7. I’m not quite sure what the question “what explains the change?” means. Your credence for p at t is x. You reflect on what your credence for p should be conditional on your credence for p being x. I would think the answer depends on what kind of proposition p is and how confident you are at your ability to hit the mean between the extremes of being too optimistic and too pessimistic about that kind of proposition. Now, add the parenthetical information that you also are certain (?) that your credences are the right ones, given your evidence. Then you hold that, for any kind of proposition, you will hit the mean between the extremes. So now if you reflect and arrive at a credence other than x for the conditional probability, you have an inconsistency. In the usual case at least, either the conditional probability just assigned should be given up or you should give up your parenthetical remark.

    Now I think you intend to identify acceptance with the parenthetical remark, so you can’t give it up. But the identification is problematic. What you commit yourself to, or endorse, for purposes of getting to the truth and avoiding error is different from the parenthetical remark.

  8. The parenthetical remark-“one thinks that one’s acceptance tracks the epistemic reasons one has for p”-wasn’t that one is certain that one has hit the mean; rather the idea is that by one’s own lights (at that time) one has done one’s level best to take the epistemically appropriate attitude. Holding that state fixed, it seems one should think that any change would be inappropriate; any change would go against what one thinks is the best attitude to take towards p. If you think you place too much credence in a certain field of propositions then that’s an epistemic reason to take account of. Of course, if you think this only after reflecting on your current credence (but note this takes place in time) then that changes the state under consideration and thus it’s not a counterexample to self-deference. Maybe, though, the notion of acceptance I’m working with is too strong. I’ve always thought Lehrer’s notion of acceptance similar to Foley rationality in that what I accept expresses what I think I’m Foley-rational in believing, where my goals are the epistemic ones.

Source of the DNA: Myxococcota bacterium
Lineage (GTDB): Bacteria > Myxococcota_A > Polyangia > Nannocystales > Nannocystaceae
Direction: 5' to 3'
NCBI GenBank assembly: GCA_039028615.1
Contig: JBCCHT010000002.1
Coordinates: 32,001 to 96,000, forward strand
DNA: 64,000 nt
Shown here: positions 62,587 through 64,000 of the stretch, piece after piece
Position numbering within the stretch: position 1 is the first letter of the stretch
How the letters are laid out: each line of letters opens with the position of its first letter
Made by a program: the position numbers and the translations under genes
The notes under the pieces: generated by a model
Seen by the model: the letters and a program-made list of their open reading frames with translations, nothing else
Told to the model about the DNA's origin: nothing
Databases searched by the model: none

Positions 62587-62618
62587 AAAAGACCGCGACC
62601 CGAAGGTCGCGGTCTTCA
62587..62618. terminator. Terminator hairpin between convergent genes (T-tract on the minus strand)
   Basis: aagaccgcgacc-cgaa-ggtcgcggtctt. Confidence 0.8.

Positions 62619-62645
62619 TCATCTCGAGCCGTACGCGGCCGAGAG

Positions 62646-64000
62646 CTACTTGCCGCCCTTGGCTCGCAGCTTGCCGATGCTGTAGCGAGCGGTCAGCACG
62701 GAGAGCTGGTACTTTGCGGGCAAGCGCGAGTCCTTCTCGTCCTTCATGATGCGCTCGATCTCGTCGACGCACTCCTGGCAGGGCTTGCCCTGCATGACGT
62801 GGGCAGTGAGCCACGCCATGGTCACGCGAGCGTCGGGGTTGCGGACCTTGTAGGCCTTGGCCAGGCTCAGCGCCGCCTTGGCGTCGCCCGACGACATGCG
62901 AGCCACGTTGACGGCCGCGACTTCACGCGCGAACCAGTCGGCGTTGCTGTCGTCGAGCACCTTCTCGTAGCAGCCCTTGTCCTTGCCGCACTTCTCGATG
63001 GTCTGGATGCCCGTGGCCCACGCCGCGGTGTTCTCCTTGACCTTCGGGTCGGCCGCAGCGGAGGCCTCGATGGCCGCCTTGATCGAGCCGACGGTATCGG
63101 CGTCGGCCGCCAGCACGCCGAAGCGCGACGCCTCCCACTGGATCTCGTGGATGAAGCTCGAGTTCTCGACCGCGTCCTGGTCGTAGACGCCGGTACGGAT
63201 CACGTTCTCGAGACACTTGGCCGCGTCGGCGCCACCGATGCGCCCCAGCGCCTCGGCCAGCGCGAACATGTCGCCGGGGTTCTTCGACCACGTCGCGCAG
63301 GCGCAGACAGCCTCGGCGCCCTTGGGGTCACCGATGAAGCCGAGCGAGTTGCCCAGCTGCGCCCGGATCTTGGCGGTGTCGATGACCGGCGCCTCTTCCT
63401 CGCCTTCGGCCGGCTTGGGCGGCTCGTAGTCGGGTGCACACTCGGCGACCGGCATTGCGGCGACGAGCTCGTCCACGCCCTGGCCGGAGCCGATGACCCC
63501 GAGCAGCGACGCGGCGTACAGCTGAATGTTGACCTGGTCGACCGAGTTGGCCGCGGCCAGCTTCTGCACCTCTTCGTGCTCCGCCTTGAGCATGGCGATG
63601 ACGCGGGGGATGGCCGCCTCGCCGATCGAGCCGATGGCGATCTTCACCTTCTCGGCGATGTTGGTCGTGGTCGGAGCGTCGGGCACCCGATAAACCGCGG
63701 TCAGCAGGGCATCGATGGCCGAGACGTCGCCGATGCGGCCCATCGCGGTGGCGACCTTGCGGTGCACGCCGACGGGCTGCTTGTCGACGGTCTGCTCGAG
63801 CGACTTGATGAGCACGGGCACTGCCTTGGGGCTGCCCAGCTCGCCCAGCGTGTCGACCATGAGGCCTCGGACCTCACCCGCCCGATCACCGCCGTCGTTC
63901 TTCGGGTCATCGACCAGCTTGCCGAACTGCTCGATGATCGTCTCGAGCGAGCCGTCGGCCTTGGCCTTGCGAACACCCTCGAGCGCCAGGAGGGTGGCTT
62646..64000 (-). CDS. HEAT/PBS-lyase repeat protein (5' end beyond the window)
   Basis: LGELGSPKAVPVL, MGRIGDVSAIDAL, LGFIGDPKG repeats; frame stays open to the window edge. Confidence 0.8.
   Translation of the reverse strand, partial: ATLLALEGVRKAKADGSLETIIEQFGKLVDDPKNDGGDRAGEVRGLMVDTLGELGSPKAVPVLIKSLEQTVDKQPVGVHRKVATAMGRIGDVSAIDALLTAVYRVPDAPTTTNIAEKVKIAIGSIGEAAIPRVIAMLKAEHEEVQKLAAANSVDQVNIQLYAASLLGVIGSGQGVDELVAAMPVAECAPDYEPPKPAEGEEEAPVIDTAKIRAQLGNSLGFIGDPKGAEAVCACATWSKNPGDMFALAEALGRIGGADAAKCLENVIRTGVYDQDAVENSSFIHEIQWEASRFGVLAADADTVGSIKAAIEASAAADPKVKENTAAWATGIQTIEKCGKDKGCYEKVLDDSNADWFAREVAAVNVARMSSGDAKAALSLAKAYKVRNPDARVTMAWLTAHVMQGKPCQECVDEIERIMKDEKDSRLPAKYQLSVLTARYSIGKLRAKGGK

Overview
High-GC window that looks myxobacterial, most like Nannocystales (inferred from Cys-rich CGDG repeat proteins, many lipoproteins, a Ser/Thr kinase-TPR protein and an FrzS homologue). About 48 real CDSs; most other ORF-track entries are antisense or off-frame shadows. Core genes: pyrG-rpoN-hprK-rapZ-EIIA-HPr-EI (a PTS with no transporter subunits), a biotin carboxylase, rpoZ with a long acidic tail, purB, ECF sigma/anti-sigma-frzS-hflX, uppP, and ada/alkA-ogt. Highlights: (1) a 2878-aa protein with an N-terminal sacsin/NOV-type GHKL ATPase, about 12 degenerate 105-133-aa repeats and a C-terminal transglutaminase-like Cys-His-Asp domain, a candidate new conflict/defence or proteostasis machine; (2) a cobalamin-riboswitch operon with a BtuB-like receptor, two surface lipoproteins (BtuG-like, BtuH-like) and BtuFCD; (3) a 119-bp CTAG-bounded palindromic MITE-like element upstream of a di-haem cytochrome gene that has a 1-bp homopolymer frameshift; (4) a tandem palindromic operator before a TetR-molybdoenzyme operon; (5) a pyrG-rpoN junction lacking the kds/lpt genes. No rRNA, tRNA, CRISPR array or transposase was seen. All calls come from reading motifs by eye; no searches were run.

9. Ted, this is the direction I’m thinking things need to go, but the meta-attitude you’ve got here isn’t part of partial belief or partial acceptance. So what I think such considerations show is that Self-Deference is a constitutive principle of rationality only given certain other assumptions, which of course is to admit that it is false. It is true when meta-attitudes are in place that require it to be true. Maybe?

  10. Jon, that sounds right, though it’s tempting to think that the sense in which self-deference fails is exactly right; it’s just the sense in which one shouldn’t defer to anyone when one doesn’t think that person is an expert.

    Also re my concern about the formulation of non-self-deference there’s a simpler way of putting it that I think clarifies the issue. The concern was that the formulation violated the uniqueness condition for functions, by letting C assign different values to the same triple-subject, time, proposition. The reply I take it is that is that C has (at least) four argument places—subject, time, body of evidence, and proposition, and that non-self-deference says its ok to assign different values to the following quadruples (S, t, e, p) and (S, t, e*, p) where e* differs from e only in that e* includes ((S, t, e, p), x). (I’d use the standard notation for ordered pairs but html code messes it up.) If this is the claim, though, my intuitions are less clear on whether a violation of self-deference is rational. I’d at least want to add to e* a proposition to the affect that one thinks ((S, t, e, p), x) either overshoots or undershoots the mean.